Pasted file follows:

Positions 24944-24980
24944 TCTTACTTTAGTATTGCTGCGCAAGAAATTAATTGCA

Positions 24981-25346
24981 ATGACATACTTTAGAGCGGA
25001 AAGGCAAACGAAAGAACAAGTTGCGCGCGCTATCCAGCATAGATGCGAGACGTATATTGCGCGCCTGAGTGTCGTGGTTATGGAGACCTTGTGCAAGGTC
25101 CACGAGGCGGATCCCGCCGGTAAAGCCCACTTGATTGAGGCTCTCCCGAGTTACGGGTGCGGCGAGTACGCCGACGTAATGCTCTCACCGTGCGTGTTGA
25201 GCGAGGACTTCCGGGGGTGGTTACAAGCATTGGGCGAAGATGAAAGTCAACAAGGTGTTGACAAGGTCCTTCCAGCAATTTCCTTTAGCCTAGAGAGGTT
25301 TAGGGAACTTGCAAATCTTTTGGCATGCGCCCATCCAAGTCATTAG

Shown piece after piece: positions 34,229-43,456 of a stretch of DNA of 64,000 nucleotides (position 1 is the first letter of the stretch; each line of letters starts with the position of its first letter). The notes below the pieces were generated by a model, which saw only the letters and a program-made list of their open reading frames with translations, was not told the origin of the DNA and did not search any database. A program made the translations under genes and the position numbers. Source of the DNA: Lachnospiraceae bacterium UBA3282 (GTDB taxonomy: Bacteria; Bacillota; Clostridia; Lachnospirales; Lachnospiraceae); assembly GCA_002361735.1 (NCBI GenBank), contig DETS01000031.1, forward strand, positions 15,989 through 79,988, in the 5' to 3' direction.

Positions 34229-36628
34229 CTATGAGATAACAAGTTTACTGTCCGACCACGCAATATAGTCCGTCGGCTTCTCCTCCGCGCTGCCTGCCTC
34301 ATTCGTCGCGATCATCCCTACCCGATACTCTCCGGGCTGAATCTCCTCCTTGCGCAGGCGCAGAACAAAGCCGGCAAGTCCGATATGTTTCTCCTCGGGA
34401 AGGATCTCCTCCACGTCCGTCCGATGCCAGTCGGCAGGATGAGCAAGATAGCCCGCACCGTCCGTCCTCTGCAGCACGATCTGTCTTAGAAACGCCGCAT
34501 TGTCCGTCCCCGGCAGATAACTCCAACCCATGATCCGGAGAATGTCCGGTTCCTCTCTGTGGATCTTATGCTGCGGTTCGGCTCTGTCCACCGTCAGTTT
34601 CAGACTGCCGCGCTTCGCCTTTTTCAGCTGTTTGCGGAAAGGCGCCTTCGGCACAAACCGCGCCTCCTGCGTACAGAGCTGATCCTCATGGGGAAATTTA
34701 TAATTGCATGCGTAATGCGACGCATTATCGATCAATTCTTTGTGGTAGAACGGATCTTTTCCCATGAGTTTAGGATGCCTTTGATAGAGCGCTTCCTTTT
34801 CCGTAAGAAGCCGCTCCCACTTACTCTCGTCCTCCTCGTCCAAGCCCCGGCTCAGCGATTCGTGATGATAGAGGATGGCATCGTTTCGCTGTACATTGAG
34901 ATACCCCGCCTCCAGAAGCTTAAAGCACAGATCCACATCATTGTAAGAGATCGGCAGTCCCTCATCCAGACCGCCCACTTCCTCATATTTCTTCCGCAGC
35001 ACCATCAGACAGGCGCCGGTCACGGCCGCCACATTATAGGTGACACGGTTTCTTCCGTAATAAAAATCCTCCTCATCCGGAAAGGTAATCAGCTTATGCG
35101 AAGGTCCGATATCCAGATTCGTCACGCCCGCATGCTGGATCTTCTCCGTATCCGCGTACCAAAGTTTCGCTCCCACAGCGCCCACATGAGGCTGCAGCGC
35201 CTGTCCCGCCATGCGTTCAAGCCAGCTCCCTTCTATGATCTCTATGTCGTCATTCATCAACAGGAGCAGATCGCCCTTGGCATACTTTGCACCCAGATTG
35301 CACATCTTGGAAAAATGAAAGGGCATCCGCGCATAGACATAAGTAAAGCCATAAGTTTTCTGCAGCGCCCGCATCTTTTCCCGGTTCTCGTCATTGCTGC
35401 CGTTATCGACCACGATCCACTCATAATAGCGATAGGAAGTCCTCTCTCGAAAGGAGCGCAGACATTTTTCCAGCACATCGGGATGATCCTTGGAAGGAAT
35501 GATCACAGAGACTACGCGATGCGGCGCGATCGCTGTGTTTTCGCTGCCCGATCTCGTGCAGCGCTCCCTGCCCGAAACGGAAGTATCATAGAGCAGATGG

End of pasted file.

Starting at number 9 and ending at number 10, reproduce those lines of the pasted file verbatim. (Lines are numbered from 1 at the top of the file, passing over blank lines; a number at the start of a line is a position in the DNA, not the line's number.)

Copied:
Shown piece after piece: positions 34,229-43,456 of a stretch of DNA of 64,000 nucleotides (position 1 is the first letter of the stretch; each line of letters starts with the position of its first letter). The notes below the pieces were generated by a model, which saw only the letters and a program-made list of their open reading frames with translations, was not told the origin of the DNA and did not search any database. A program made the translations under genes and the position numbers. Source of the DNA: Lachnospiraceae bacterium UBA3282 (GTDB taxonomy: Bacteria; Bacillota; Clostridia; Lachnospirales; Lachnospiraceae); assembly GCA_002361735.1 (NCBI GenBank), contig DETS01000031.1, forward strand, positions 15,989 through 79,988, in the 5' to 3' direction.

Positions 34229-36628